pressure needs to be applied until hemostasis has been established. Pressure drsg with possible sandbag in place freq. monitoring of site and pulses/circulation.
May 31, '07
also monitor hgb, and DO NOT apply a hot pack
Jun 5, '07
Usually, direct hand pressure works very well for helping the hematoma resolve, although there are times when no matter what you need to put the clamp or fem-stop back on. We've found on our unit that sandbags are not as effective as direct hand to site pressure, something about weight distribution and all. Beyond that, VS, distal pulses, checking for oozing/bleeding and in more serious (i.e. bigger) cases, serial H & H. I think the theory my unit has been operating on is to reduce incidence by increased monitoring...we're checking sites every hour after they're "stable". Sucks to have to wake folks up at night, but it's better than the alternative.
Jun 5, '07
I agree with all of the above. Also check the abdomen for distension (retroperitoneal bleed).
Jun 18, '07
Go to www.radi.se (makers of the FemoStop+) and sign up for their courses. It may take a couple of days for them to confirm you as a student. There's some great simple courseware there on the formation and treatment of femoral pseudoaneurisms (this usually gets called a hematoma but is differentiated by blood circulating in and out of the pocket from the femoral artery). Of course the site is designed to sell their product, but the research looks sound.
Jul 15, '07
The first is to try and apply manual pressure 2-3 finger spaces above the angio site. also remember to call for a backup, a person who will be monitoring the patients vitals etc. sudden drops in pressures may indicate a massive blood loss, which would neeed to be corrected with fluids. plus also recheck haemoglobin levels which will provide guidance wether or not the patient needs to be transfused with blood. assess the patient's pain levels (some pain is expected on the site where manual pressure is applied), some relaxants may be prescribed in order to calm the patient (a patient that does lay still and allow you to effectively apply manual pressure will only in turn make things worse for himself). in cases where all atempts to reduce or control the hematoma fails, the vascular surgery team may be called upon for a consult.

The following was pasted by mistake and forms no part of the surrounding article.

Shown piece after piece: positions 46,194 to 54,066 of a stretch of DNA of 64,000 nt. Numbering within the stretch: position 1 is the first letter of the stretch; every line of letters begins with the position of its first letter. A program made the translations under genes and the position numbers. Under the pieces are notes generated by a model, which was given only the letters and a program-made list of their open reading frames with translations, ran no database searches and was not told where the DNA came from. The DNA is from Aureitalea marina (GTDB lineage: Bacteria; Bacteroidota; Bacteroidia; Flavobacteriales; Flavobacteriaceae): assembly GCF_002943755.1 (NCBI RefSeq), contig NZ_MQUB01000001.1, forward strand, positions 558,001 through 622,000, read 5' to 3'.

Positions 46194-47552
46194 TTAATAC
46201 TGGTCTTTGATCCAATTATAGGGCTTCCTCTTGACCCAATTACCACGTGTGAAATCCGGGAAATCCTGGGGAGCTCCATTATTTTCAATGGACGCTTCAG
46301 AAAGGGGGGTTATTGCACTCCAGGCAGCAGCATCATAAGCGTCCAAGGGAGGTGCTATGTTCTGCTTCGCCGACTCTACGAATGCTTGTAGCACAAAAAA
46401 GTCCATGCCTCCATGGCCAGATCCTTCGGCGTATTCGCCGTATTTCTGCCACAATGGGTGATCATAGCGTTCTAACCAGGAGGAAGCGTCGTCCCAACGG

Jul 26, '07
We had one in the PACU once and the cath team came in and "massaged" the large hematoma. What does this do and can you tell me why they do this? Thanks. Aslo when would a Femostop device be indicated for hemostasis when there is no longer a line involved?
Jul 26, '07
if pt is in hospital awaiting cabg on anticoagulants of some type you may want to mark the hematoma with a permanent marker to evaluate the progression of it
Go to www.radi.se (makers of the FemoStop+) and sign up for their courses...Of course the site is designed to sell their product, but the research looks sound.
Be careful, be very careful when using any product. READ the manufacturer's instructions and FOLLOW them.
We had a pt who had a Fem-Stop applied and it was contraindicated (don't know the specifics; I was not involved) but I did attent the staff meeting where this product was discussed and the mfgr specifically states in their literature what should and should not happen when using this product. Know and FOLLOW their guidelines.
Aug 22, '07
on our unit we usually check for the coag of the patient..or if she/he ahd clexane or not..then after that we applied pressure on the site wih kaltostat dressing with adrenalin on it and put it on top of the site and plus pressure bandage...be sure to check the pedal pulses esp the affected site..i hope this help...i prefer manual pressure rather than fem stop..